In January, nine Bowdoin students spent a week on an "Alternative Winter Break" working with Preble Street Resource Center to learn about hunger and homelessness in Portland.
During our first morning van ride to Portland, the group seemed unenthusiastic. We sat quietly and wondered what we were going to do, where the trip would lead us and how we were going to live with such a ragtag group of strangers for the next five days.
We were all tired. Most of us had spent the previous few weeks sleeping in and lounging around at home, so having to wake up in a house without a coffee maker and go to Portland before 8 a.m. was pretty jarring.
Later that night, after working with Preble Street, our group reconvened around dinner and shared our gratitude for the trip. We were starting to get to know each other, and we joked about our dependence on coffee.
The change of our group behavior showed us how we could wrongly assume the reasons for Preble Street clients’ actions or emotions.
Several Preble Street staff members emphasized the importance of the "daily indignities" homeless people constantly face. Portland’s city shelter on Oxford Street fills to capacity every night with people sleeping on mats only a few inches apart. Preble Street Resource Center serves as an overflow shelter, laying 60-70 mats on the ground nightly. When that fills, there is the DHHS office space, where the lights are always on and there’s only enough room for people to sit in stiff office chairs. And, after this difficult and degrading night, many people have to wait in lines all day to navigate soup kitchens and public assistance offices.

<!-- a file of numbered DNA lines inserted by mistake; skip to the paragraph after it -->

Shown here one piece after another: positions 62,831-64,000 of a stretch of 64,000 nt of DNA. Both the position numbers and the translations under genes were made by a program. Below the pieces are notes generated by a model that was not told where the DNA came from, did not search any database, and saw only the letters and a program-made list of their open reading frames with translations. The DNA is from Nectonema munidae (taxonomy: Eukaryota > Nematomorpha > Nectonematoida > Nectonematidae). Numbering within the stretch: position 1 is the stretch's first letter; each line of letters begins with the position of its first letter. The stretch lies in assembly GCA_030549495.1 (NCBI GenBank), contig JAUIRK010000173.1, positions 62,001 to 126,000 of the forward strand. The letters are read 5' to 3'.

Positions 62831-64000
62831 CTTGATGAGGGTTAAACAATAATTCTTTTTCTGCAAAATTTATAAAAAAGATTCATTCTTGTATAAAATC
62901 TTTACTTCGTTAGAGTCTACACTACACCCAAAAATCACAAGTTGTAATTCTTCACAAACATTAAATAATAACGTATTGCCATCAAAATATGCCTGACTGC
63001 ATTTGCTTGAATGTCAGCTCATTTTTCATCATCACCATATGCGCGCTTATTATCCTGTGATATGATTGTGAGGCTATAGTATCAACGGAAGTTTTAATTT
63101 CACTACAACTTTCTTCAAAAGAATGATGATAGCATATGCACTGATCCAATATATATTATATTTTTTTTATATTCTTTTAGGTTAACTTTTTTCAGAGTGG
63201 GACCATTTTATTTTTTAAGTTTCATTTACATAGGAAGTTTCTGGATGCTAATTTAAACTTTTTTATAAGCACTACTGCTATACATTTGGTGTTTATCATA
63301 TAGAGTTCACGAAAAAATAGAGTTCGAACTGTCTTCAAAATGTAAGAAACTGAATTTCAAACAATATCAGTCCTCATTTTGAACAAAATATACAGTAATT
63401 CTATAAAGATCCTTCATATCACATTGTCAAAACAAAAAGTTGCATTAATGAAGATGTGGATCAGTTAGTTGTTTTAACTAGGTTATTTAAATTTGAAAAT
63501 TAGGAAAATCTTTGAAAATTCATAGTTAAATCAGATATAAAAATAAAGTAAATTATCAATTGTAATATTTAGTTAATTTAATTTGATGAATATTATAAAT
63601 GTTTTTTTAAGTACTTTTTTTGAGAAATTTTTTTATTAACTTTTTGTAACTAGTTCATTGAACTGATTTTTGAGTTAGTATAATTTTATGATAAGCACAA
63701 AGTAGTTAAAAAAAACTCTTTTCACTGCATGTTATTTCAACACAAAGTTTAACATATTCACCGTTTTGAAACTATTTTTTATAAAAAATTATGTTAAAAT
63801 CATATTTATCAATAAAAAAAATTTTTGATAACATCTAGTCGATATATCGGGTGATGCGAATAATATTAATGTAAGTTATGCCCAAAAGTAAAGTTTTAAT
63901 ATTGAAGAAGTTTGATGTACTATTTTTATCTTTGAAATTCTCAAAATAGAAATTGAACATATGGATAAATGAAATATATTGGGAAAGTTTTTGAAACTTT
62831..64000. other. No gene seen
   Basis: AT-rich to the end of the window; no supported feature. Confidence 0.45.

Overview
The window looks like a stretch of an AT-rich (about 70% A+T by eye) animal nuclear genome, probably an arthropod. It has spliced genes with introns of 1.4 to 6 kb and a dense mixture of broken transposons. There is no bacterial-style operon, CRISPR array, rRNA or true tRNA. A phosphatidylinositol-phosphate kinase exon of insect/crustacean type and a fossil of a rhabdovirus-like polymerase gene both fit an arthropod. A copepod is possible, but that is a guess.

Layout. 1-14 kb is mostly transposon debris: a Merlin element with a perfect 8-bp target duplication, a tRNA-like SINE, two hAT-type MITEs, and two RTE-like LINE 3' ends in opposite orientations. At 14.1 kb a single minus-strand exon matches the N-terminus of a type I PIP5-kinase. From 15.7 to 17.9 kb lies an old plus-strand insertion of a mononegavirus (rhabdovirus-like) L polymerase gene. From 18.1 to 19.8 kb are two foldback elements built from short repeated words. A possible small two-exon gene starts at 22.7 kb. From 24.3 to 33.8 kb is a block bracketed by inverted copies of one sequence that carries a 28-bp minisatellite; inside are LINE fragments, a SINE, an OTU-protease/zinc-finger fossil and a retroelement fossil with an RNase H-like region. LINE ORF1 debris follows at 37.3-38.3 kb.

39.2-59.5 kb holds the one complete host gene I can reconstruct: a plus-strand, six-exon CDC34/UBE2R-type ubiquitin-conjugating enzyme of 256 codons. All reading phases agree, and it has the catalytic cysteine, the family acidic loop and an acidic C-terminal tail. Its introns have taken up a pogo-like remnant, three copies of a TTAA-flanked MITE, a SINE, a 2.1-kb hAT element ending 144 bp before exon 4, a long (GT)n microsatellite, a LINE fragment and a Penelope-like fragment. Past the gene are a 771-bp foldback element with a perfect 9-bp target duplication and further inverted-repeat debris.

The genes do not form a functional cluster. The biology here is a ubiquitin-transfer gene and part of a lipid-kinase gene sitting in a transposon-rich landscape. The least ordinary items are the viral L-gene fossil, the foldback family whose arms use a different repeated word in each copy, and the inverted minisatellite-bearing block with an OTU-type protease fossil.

We met with the advocacy group Homeless Voices for Justice, which gives people who’ve experienced homelessness an opportunity to speak out and foster positive change in the community.
We toured Logan Place, which houses and supports 30 people, and met many interesting, funny and wonderful individuals – all "homeless" but every story was different, testifying to the complexity of poverty.
No one chooses homelessness. One advocate put it, "Saying people chose something means that they see options." Choice is a privilege often denied those who find themselves homeless, but by offering even small choices to clients – such as which dessert they want at the soup kitchen – Preble Street can provide some semblance of control to people robbed of their agency and choice.
Over the week, our group was increasingly moved by the people we met and the stories we heard. After only a short time, we learned a lot about each person and became invested in each other’s lives – we felt like a family. The trip had changed us.
Learning about other people’s stories made us appreciate our other group members so much more. We learned that compassion is not only the best, but the only way, for us to improve the lives of others. If you have an interest in making the world a better place, then you have an interest in being compassionate.
JESSE ORTIZ and TALIA COWEN are students at Bowdoin College.